On April 27, 2015 the U.S. Supreme Court granted Spokeo, Inc.’s Petition for a Writ of Certiorari appealing an opinion from the U.S. Court of Appeals for the Ninth Circuit. The Ninth Circuit decision held that the Plaintiff, Thomas Robins, had standing to bring claims under the Fair Credit Reporting Act (FCRA) on behalf of a purported class. A number of plaintiffs have had their data breach cases dismissed based on findings that they lacked standing because they were incapable of showing they were injured.
In his First Amended Complaint, Robins, an unemployed individual, brought a purported class action under FCRA and California’s Unfair Competition Law based on a consumer report that Spokeo allegedly prepared indicating that he had a graduate degree, his economic health was “very strong” and he was in the top 10% wealth level. Robins alleged that these reported facts were false. He claimed that Spokeo’s marketing of inaccurate consumer reporting information caused him actual and/or imminent harm sufficient enough to confer upon him standing to sue Spokeo. The trial court ultimately held that Robins did not have standing to bring suit because a mere violation of the statute was insufficient to confer standing absent an injury in fact. The trial court considered Robins’ diminished employment prospects on account of the false information contained in the report to be too speculative to constitute a cognizable injury.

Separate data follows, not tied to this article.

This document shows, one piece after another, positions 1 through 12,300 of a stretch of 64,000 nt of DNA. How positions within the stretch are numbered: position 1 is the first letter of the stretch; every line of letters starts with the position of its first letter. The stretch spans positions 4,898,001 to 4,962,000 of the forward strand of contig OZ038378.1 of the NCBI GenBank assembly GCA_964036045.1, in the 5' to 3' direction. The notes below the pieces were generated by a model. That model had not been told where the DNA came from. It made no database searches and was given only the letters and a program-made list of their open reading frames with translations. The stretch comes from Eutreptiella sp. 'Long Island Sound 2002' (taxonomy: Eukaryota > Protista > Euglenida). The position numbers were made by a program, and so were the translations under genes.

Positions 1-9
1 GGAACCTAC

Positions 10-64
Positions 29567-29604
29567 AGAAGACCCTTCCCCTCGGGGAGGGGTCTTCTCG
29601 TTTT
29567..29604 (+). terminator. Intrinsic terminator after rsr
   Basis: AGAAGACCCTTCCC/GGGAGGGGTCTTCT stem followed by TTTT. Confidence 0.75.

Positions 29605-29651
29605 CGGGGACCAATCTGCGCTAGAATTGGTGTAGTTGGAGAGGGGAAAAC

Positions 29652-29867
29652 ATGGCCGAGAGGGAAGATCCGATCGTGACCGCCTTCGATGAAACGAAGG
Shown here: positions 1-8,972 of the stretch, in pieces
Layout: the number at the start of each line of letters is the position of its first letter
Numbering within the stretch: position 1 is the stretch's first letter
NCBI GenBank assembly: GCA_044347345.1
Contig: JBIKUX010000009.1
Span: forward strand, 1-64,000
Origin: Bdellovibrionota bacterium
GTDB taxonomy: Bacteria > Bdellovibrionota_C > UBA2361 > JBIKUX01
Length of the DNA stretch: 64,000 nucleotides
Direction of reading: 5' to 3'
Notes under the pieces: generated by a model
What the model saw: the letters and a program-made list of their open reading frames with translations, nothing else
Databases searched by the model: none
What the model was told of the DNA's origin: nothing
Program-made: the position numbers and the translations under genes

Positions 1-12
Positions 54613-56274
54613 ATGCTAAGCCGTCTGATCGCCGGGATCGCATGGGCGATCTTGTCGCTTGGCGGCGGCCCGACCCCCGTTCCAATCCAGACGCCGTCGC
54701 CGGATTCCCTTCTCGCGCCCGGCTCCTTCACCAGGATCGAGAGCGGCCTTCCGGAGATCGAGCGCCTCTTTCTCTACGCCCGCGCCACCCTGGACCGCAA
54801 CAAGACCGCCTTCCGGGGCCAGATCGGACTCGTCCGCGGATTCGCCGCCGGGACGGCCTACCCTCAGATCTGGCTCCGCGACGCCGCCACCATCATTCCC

The Ninth Circuit issued an opinion reversing the trial court’s decision to dismiss the case for lack of standing. The court held where Congress permits a private party to sue for violations of a statute, the statutory violation is sufficient to constitute a concrete injury for standing if that individual’s statutory rights were violated. Given that FCRA does not require a showing of actual harm for willful violations of the statute, Robins was not required to show any cognizable injury other than the violation itself.
The Supreme Court will address the standing issue, and likely resolve a split among the U.S. Courts of Appeal. The decision in this matter will likely have implications on standing for other plaintiffs’ data breach and privacy class actions where sometimes the only cognizable injury is a violation of a statute. If the U.S. Supreme Court were to rule in Robins’ favor on this matter, it may lower the threshold for plaintiffs to establish standing in data breach claims.